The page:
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ARS Home » Pacific West Area » Pendleton, Oregon » Columbia Plateau Conservation Research Center » Research » Publications at this Location » Publication #409582

Research Project: Attaining High Quality Soft White Winter Wheat through Optimal Management of Nitrogen, Residue and Soil Microbes

Location: Columbia Plateau Conservation Research Center

Title: Synergism of sulfur availability and agronomic nitrogen use efficiency

Author
item Agyin-Birikorang, Sampson
item BOUBAKARY, CISSE - International Crops Research Institute For Semi-Arid Tropics (ICRISAT) - Nigeria
item KADYAMPAKENI, DAVIE - University Of Florida
item ADU-GYAMFI, RAPHAEL - University Of Ghana
item Chambers, Rachel
item TINDJINA, IGNATIUS - International Fertilizer Development Center (IFDC)
item FUSENI, ABDUL-RAHMAN - International Fertilizer Development Center (IFDC)

Submitted to: Agronomy Journal
Publication Type: Peer Reviewed Journal
Publication Acceptance Date: 12/11/2023
Publication Date: 1/30/2024
Citation: Agyin-Birikorang, S., Boubakary, C., Kadyampakeni, D.M., Adu-Gyamfi, R., Chambers, R.A., Tindjina, I., Fuseni, A.A. 2024. Synergism of sulfur availability and agronomic nitrogen use efficiency. Agronomy Journal. 2024:1-12. https://doi.org/10.1002/agj2.21535.
DOI: https://doi.org/10.1002/agj2.21535

Interpretive Summary: Management strategies that exploits the synergistic interaction of nutrient elements to enhance nitrogen use efficiency (NUE) is needed economic and environmental reasons. A field study was carried out during the 2020–2022 growing seasons at six locations in three countries: two each in the USA, Ghana, and Mali using three sulfur (S) sources with different bioavailability levels (micronized elemental sulfur [MES], untreated elemental sulfur [ES], and ammonium sulfate [AS]); applied at five S application rates [(i) site-specific recommended S rate (SR), ¼ of the recommended S rate (25% SR) (iii) ½ of the recommended S rate (50% SR), (iv) ¾ of the recommended S rate (75% SR); and (v) 1¼ of the recommended S rate (125% SR)]; and a single N application rate (the site-specific recommended N application rate) to comprehensively elucidate the positive influence of S availability on nitrogen use efficiency (NUE). Specific objectives were to evaluate the influence of S availability on corn yield, N uptake, and NUE. Regardless of the S source and the experimental site, there was a highly significant strong positive correlation (r2 > 0.88) between the aboveground S and N uptake. Increasing the S application rate resulted in increasing apparent N recovery efficiency and agronomic NUE at each site, irrespective of the S source. The combined data showed that the efficiency of applied N fertilizer sources can be improved significantly by increasing S availability in soils. With the rising N fertilizer cost in recent times, N losses from the applied fertilizer are of great economic and environmental concern. Thus, increasing NUE is a desirable approach to increase returns on investment in crop production systems, safeguard against excessive N application, and reduce N losses that can disrupt the ecosystem function.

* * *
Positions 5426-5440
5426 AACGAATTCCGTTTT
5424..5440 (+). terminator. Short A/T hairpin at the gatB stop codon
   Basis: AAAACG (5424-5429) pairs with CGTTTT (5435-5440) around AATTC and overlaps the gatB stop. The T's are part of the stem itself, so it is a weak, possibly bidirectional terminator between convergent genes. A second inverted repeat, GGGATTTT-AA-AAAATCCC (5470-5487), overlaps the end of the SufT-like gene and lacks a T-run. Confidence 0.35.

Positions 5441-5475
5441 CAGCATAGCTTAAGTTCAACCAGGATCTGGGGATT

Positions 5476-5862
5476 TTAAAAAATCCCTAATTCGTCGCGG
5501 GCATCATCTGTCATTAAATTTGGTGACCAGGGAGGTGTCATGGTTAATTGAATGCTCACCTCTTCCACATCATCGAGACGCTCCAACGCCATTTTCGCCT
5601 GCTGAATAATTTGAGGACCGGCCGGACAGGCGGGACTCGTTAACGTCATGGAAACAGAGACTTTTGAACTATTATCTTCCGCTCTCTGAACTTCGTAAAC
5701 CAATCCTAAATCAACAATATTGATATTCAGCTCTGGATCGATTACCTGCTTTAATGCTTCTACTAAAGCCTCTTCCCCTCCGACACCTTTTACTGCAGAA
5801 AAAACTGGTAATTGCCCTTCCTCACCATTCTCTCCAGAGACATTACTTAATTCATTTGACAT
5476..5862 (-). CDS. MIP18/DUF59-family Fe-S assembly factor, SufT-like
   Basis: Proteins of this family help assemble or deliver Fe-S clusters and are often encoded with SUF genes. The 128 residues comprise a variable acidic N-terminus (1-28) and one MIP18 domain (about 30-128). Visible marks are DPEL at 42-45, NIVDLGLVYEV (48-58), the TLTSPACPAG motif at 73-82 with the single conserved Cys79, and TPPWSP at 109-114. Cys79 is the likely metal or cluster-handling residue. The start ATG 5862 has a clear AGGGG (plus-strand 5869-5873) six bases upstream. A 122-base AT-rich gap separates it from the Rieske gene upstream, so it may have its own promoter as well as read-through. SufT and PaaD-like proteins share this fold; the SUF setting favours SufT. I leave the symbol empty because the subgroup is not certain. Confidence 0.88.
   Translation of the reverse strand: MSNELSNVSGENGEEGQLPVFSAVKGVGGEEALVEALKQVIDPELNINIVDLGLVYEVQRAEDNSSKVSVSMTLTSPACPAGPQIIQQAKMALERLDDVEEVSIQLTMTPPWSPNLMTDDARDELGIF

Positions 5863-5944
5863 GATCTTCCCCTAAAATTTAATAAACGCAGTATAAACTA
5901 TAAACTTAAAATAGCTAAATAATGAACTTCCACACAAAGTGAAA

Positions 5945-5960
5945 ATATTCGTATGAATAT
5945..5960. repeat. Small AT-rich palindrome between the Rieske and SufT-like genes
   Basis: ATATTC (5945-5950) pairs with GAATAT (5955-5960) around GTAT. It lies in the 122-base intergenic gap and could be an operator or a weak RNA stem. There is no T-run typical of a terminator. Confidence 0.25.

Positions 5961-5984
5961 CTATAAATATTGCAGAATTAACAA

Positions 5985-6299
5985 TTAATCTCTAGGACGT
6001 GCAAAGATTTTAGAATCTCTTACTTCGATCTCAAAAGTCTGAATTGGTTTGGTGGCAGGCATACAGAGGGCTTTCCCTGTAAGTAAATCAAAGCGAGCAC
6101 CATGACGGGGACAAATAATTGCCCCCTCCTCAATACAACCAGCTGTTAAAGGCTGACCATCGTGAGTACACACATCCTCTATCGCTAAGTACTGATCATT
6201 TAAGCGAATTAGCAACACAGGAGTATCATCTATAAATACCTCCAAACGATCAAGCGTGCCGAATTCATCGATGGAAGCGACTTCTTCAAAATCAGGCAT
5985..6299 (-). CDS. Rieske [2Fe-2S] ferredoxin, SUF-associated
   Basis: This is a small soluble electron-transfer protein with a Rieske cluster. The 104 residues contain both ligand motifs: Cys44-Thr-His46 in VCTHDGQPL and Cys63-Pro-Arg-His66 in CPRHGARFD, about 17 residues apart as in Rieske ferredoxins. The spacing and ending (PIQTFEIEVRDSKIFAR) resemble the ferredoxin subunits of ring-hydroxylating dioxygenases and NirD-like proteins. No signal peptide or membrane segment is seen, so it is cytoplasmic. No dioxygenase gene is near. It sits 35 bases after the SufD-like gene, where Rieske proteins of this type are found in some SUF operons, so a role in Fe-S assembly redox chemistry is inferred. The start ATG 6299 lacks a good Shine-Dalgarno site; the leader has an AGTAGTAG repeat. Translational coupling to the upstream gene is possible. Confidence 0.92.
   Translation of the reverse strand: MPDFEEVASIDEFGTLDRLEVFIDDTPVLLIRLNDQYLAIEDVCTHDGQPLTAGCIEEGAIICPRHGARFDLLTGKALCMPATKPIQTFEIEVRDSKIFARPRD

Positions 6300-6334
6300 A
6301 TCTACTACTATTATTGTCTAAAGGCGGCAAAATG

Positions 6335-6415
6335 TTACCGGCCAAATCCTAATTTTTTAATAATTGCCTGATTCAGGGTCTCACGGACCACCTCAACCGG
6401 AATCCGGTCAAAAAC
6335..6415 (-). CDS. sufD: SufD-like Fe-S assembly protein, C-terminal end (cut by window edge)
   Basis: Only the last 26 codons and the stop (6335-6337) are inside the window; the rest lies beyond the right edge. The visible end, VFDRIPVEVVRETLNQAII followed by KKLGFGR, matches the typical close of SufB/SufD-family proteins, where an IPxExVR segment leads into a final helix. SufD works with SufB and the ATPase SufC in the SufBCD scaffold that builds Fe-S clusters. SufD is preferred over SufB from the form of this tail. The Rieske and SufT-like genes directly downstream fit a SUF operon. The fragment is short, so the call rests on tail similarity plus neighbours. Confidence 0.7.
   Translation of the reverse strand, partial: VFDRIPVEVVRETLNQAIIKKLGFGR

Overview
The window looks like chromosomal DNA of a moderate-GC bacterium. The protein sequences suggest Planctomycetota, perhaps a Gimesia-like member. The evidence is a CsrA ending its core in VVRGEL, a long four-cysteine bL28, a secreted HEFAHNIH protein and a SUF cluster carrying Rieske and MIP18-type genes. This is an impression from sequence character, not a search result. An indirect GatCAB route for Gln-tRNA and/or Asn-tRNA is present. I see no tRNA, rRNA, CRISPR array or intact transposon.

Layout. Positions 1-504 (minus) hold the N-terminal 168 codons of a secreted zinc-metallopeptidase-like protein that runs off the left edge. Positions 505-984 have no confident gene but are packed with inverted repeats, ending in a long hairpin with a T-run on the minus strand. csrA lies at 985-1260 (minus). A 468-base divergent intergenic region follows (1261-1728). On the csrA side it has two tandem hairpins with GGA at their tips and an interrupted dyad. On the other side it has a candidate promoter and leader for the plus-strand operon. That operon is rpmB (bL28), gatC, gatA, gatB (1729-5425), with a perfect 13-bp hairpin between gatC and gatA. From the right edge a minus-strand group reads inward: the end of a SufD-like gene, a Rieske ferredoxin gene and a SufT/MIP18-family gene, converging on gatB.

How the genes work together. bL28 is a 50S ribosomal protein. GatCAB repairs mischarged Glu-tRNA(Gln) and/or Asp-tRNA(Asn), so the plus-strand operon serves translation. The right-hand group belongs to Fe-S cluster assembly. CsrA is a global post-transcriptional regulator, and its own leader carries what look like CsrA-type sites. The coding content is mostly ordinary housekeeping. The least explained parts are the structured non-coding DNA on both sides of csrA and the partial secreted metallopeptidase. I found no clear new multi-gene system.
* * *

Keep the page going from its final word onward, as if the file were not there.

Technical Abstract: The importance of nitrogen (N) fertilization in crop production cannot be overemphasized because its deficiency significantly reduces crop yield. However, excessive use of N fertilizers has severe environmental consequences. Therefore, it is critical to implement N management strategies that could enhance the efficiency of N use in cropping systems. A field study was carried out during the 2020–2022 growing seasons at six locations in three countries: two each in the USA, Ghana, and Mali using three S sources with different bioavailability levels (micronized elemental sulfur [MES; 14.5% S, 32% N], untreated elemental sulfur [ES; 92% S], and ammonium sulfate (AS; 24% S, 21% N]); applied at five S application rates [(i) site-specific recommended S rate (SR), ¼ of the recommended S rate (25% SR) (iii) ½ of the recommended S rate (50% SR), (iv) ¾ of the recommended S rate (75% SR); and (v) 1¼ of the recommended S rate (125% SR)]; and a single N application rate (the site-specific recommended N application rate) to comprehensively elucidate the positive influence of S availability on nitrogen use efficiency (NUE). Specific objectives were to evaluate the influence of S availability on corn yield, N uptake, and NUE. For the entire duration of the study, the agronomic effectiveness of the S sources followed the order: AS = MES > ES at all experimental sites, and the that of the application rate followed the order: 125% SR = SR > 75% SR > 50% SR > 25% SR > control with AS. With MES it was in this order: 125% SR = SR = 75% SR > 50% SR > 25% SR = control, and with ES the following order was observed: 125% SR > SR > 75% SR = 50% SR = 25% SR = control. Regardless of the S source and the experimental site, there was a highly significant strong positive correlation (r2 > 0.88) between the aboveground S and N uptake. increasing the S application rate resulted in increasing apparent N recovery efficiency and agronomic NUE at each site. The combined data show that the efficiency of applied N fertilizer sources can be improved significantly by increasing S availability in soils. With the rising N fertilizer cost in recent times, N losses from the applied fertilizer are of great economic and environmental concern. Thus, increasing NUE is a desirable approach, not only to increase returns on investment in crop production systems, prevent excessive N application, and reduce N losses that can disrupt the ecosystem function, but will also meet the increasing demand for food and fiber.